• Shuffling Softly, Sighing Deeply: A Digital Inquiry into Representations of Older Men and Women in Literature for Different Ages

    Lindsey Geybels (see profile)
    Children's literature and digital humanities
    Digital humanities, Ageism, Older people, Gender identity in literature
    Item Type:
    Permanent URL:
    When gender is brought into concerns about older people, the emphasis often lies on stereotypes connected to older women, and few comparative studies have been conducted pertaining to the representation of the intersection between older age and gender in fiction. This article argues that not only children’s literature, traditionally considered to be a carrier of ideology, plays a large part in the target readership’s age socialization, but so do young adult and adult fiction. In a large corpus of 41 Dutch books written for different ages, the representation of older men and women is studied through the verbs, grammatical possessions and adjectives associated with the relevant fictional characters, which were extracted from the texts through the computational method of dependency parsing. Older adult characters featured most frequently in fiction for adults, where, more so than in the books for younger readers, they are depicted as being prone to illness, experiencing the effects of a deteriorating body and having a limited social network. In the books for children, little to no association between older adulthood and mortality was found in the data. Ageist stereotypes pertaining to both genders were found throughout the corpus. In terms of characterization, male older adults are associated more with physicality, including matters of illness and mobility, while character traits and emotions show up in a more varied manner in connection to female older characters.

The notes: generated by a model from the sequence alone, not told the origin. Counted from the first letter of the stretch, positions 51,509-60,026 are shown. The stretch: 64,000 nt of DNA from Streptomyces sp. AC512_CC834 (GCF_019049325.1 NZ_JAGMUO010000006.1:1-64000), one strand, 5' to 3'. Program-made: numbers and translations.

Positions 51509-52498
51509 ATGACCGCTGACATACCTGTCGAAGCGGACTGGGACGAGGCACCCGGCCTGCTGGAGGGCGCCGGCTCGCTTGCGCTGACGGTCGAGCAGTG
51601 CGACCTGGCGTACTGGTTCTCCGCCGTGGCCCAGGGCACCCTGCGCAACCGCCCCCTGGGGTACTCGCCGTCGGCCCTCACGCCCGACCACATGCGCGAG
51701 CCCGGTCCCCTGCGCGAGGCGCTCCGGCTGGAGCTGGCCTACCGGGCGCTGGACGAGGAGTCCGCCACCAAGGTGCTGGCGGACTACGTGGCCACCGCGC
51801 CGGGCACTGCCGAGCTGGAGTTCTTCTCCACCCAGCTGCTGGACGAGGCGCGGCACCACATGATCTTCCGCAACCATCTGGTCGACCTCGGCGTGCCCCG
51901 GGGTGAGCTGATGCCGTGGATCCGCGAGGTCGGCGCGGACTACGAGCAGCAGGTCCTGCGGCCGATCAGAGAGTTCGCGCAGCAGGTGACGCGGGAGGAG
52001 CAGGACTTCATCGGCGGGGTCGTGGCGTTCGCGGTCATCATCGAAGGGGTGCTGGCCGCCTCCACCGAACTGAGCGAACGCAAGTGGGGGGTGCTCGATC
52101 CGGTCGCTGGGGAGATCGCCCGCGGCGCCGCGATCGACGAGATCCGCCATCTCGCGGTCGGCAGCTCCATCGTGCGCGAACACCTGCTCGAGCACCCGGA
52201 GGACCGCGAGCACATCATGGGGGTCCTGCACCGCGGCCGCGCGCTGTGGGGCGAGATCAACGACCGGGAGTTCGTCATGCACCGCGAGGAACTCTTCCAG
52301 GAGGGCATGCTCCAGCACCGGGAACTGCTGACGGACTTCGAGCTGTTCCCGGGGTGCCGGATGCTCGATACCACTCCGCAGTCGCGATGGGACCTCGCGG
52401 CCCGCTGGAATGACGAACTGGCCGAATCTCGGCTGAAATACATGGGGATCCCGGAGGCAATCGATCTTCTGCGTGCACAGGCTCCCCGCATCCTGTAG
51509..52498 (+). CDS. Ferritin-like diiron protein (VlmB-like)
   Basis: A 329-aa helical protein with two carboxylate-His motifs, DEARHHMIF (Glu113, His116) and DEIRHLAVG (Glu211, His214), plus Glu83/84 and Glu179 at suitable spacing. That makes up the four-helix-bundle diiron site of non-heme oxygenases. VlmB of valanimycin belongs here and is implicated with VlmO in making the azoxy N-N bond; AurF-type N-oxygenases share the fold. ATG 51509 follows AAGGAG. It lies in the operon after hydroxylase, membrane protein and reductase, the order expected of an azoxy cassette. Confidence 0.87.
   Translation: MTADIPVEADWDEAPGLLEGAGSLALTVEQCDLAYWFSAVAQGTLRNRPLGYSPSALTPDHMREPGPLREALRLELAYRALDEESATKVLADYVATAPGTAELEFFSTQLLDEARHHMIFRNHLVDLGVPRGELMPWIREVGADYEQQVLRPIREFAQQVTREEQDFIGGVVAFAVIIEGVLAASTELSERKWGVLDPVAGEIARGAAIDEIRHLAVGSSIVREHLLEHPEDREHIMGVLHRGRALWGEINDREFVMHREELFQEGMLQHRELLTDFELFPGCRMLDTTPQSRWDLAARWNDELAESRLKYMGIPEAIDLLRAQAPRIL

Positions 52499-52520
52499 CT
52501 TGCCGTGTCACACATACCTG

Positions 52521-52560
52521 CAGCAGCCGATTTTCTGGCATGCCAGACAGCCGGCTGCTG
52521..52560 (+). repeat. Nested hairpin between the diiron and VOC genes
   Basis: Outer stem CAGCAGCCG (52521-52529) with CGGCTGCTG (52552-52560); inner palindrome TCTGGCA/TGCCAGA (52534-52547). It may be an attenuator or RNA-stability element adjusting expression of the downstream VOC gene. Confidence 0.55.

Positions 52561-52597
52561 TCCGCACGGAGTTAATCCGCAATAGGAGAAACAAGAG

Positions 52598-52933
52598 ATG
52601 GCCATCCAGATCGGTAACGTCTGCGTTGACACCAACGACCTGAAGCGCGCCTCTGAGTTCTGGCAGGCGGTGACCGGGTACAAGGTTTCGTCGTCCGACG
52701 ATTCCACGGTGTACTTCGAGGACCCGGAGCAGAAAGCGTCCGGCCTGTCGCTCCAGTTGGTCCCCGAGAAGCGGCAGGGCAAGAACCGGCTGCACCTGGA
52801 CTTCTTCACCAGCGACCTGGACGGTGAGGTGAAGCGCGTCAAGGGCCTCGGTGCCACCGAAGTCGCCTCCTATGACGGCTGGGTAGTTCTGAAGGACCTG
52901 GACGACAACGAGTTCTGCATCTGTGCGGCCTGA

Published as:
    Journal article    
    Last Updated:
    12 months ago


    Item Name: pdf socsci-12-00112.pdf
      Download View in browser
    Activity: Downloads: 382